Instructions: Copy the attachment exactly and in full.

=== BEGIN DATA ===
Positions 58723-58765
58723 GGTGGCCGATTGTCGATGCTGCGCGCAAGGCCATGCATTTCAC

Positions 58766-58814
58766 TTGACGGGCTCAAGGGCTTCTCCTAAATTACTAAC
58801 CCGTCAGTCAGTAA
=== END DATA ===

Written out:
Positions 58723-58765
58723 GGTGGCCGATTGTCGATGCTGCGCGCAAGGCCATGCATTTCAC

Positions 58766-58814
58766 TTGACGGGCTCAAGGGCTTCTCCTAAATTACTAAC
58801 CCGTCAGTCAGTAA